The Fruit Mistake You May Be Making When Infusing Bourbon

One of the reasons it's so delightful to order a fancy cocktail at a bar is because bartenders have so many different flavors and spirits at their disposal. It would cost a small fortune to stock your home bar that way and it's easy to become bored with the spirits you have on hand. Fortunately, there's a cost-effective and impressive solution: Infuse your own spirits with flavors you love.

There's really no limit to what kinds of spirits you can infuse, from tequila to whiskey and even vodka. Infusing fruits, spices, and yes, even oddball items like bacon, can transform humdrum ingredients into cocktail superstars. Your imagination is the only real limitation for flavors to infuse into liquor and bourbon is certainly a popular choice for custom infusions. 

You could opt to imitate an existing flavor with our Fireball-inspired sipper or you can select whatever fresh produce happens to be in season. There are, however, a few guidelines that will help you avoid less-than-palatable results from a bourbon infusion gone awry.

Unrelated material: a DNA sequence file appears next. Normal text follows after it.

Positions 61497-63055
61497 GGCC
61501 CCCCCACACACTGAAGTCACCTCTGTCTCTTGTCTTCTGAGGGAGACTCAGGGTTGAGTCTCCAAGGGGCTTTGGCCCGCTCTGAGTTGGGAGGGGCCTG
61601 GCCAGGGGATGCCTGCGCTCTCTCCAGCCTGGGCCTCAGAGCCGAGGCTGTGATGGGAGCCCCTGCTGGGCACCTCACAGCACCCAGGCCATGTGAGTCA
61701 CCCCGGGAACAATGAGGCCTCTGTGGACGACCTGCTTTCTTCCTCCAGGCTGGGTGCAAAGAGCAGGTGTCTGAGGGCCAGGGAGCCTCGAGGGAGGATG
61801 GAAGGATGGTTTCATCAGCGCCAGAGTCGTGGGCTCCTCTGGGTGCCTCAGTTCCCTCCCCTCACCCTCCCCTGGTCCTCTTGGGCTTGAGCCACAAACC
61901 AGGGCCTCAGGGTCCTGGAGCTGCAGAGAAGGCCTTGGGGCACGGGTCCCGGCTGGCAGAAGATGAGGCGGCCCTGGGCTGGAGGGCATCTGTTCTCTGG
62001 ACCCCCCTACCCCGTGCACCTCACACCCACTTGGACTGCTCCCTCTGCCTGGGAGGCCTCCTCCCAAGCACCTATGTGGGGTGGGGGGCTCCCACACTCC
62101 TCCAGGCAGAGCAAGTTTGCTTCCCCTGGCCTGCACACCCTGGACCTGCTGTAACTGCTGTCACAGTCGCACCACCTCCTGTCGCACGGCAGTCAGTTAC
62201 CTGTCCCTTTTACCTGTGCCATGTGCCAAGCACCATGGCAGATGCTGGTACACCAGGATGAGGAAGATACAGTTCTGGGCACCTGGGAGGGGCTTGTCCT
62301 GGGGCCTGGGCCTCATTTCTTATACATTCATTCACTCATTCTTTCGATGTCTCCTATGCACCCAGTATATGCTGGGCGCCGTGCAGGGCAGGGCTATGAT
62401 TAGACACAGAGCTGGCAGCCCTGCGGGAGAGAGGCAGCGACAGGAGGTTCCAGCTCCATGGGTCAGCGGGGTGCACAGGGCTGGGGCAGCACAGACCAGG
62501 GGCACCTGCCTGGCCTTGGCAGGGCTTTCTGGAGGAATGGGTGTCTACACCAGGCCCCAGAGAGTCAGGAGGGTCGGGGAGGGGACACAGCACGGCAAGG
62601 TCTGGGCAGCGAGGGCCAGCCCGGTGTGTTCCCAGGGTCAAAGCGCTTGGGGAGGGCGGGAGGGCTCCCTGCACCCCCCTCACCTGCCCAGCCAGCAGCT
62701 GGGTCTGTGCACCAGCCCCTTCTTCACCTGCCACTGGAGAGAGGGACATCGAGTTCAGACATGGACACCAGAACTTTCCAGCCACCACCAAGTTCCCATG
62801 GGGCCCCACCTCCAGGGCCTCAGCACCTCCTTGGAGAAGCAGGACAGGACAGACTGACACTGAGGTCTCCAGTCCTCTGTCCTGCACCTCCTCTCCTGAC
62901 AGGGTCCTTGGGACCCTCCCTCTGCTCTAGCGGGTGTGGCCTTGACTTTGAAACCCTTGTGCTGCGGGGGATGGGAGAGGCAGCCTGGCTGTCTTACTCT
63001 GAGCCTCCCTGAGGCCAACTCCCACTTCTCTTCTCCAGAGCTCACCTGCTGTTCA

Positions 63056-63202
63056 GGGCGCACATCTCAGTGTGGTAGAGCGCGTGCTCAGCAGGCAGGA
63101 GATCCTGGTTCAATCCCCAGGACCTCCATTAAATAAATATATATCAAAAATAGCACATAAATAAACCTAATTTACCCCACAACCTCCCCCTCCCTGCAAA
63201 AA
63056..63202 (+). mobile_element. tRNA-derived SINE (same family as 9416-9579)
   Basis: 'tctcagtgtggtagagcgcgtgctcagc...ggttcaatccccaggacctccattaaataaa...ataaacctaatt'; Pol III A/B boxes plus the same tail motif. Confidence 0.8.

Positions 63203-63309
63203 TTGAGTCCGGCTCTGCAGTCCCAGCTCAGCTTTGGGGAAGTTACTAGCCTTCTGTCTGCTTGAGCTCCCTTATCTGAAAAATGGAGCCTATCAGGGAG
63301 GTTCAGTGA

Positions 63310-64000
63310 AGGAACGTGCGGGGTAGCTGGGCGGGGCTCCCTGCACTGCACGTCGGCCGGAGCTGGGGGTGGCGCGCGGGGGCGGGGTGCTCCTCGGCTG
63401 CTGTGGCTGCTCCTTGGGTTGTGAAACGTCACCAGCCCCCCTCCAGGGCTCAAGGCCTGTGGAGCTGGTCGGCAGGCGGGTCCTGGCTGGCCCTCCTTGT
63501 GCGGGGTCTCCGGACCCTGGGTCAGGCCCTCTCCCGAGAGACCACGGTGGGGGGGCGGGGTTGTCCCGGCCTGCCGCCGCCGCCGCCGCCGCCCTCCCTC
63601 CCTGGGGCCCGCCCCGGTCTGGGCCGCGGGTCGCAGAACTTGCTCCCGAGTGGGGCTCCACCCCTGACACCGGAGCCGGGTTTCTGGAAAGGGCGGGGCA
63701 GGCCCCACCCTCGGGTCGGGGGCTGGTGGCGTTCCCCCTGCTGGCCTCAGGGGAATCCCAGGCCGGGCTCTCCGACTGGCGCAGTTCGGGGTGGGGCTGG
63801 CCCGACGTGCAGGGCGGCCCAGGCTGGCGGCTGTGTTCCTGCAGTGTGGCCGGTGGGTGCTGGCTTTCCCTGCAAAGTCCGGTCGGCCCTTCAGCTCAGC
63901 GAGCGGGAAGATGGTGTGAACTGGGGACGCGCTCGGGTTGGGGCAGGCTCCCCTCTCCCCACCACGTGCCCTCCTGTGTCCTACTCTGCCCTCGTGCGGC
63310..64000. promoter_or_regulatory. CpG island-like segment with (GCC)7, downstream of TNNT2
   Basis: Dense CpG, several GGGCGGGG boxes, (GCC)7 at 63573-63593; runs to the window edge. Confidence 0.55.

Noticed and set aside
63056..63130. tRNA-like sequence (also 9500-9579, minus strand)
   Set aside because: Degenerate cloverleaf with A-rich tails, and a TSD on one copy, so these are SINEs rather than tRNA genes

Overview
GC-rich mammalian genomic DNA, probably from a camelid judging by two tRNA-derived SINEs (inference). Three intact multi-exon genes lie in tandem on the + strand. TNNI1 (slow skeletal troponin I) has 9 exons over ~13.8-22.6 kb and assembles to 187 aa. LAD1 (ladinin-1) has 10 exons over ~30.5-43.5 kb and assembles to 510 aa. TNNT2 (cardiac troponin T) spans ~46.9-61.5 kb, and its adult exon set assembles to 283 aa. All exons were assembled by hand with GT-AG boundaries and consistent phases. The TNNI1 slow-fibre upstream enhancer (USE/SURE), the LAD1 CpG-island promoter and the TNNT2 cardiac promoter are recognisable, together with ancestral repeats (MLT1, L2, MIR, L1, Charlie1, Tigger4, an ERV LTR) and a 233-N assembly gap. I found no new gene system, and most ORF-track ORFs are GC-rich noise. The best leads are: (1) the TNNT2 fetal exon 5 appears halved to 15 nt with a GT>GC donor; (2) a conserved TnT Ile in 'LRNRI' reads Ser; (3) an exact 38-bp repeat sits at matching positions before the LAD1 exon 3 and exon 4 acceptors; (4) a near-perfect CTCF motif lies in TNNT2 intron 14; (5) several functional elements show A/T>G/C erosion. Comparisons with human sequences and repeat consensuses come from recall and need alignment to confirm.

Prep the fruit carefully for your infused bourbon

One of the dangers of infusing fresh fruit into your bourbon is over-extracting the fruit and ending up with a bitter bottle of bourbon. Serious Eats points out that alcohol is pretty darn effective at pulling flavors from the ingredients you infuse, so you want to make sure you don't leave fruits in the mixture too long. In addition, Whisky Advocate explains that you want to leave your fruit mostly intact for the infusion, particularly if it's a delicate fruit like raspberries. If you pulverize your fruit, it's likely to impart bitter flavors into your bourbon.

Rather than finely dicing your fruit for a bourbon infusion, Whisky Advocate recommends cutting your vegetable or fruit into pieces that are about the same size as your thumb. This "rule of thumb" will help prevent over-extraction of any bitter flavors in your produce. If you're not sure how long your bourbon infusion should last before you remove the fruit or vegetables, Serious Eats has a simple solution: Taste it as the flavors develop. When it tastes good to you, it's done.

Once your infusion is complete, you're ready to take on creating your own custom cocktails. Try a summer peach-infused bourbon for a warm weather variation on an Old Fashioned or an apple and cinnamon-infused bourbon for autumn cocktails.